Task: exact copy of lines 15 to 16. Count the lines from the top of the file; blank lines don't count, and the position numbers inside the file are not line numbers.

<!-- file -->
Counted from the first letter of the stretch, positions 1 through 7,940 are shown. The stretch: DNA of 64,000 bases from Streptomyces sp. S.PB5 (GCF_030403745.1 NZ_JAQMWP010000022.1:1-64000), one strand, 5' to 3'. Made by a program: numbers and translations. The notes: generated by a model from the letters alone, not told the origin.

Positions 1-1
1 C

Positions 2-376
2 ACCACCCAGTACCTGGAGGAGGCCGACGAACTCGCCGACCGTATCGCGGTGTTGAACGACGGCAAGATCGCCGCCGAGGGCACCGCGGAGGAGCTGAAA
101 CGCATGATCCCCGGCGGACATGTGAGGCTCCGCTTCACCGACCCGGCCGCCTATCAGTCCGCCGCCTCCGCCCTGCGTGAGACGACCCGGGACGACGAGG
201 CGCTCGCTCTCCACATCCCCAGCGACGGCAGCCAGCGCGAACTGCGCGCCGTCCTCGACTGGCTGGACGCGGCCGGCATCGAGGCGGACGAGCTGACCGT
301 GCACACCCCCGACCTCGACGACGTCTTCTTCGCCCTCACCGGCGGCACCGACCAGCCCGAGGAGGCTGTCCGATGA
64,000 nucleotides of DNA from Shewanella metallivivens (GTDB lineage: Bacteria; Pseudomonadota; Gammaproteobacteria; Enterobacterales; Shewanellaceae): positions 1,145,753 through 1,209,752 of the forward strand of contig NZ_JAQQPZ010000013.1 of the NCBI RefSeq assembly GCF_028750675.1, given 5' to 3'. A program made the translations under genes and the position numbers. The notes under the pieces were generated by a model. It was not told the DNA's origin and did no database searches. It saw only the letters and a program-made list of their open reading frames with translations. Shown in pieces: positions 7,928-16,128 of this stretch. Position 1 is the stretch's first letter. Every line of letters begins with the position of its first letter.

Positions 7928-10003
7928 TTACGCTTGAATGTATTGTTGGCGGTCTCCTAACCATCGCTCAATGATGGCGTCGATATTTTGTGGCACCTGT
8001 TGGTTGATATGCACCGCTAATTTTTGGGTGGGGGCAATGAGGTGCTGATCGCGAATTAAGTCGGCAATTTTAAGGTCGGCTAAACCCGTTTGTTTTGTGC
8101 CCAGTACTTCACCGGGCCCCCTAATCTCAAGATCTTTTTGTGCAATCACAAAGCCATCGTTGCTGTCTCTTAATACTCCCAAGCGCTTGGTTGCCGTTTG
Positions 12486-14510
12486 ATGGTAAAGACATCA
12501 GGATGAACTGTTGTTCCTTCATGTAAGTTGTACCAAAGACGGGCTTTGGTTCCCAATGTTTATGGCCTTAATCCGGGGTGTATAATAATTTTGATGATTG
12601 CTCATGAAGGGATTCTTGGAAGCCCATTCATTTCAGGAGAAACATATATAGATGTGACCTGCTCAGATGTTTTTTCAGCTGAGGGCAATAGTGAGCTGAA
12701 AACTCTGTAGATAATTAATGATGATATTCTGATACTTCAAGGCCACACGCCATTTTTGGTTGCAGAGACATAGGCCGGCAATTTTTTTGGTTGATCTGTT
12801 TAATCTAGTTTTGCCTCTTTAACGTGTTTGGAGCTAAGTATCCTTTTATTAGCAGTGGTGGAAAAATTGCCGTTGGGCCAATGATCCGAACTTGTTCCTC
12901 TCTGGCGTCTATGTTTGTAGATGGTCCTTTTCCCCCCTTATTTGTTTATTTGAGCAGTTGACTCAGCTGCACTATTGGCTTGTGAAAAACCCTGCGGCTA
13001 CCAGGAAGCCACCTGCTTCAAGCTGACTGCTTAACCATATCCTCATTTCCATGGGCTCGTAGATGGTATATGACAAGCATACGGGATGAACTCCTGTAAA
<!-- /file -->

12486 ATGGTAAAGACATCA
12501 GGATGAACTGTTGTTCCTTCATGTAAGTTGTACCAAAGACGGGCTTTGGTTCCCAATGTTTATGGCCTTAATCCGGGGTGTATAATAATTTTGATGATTG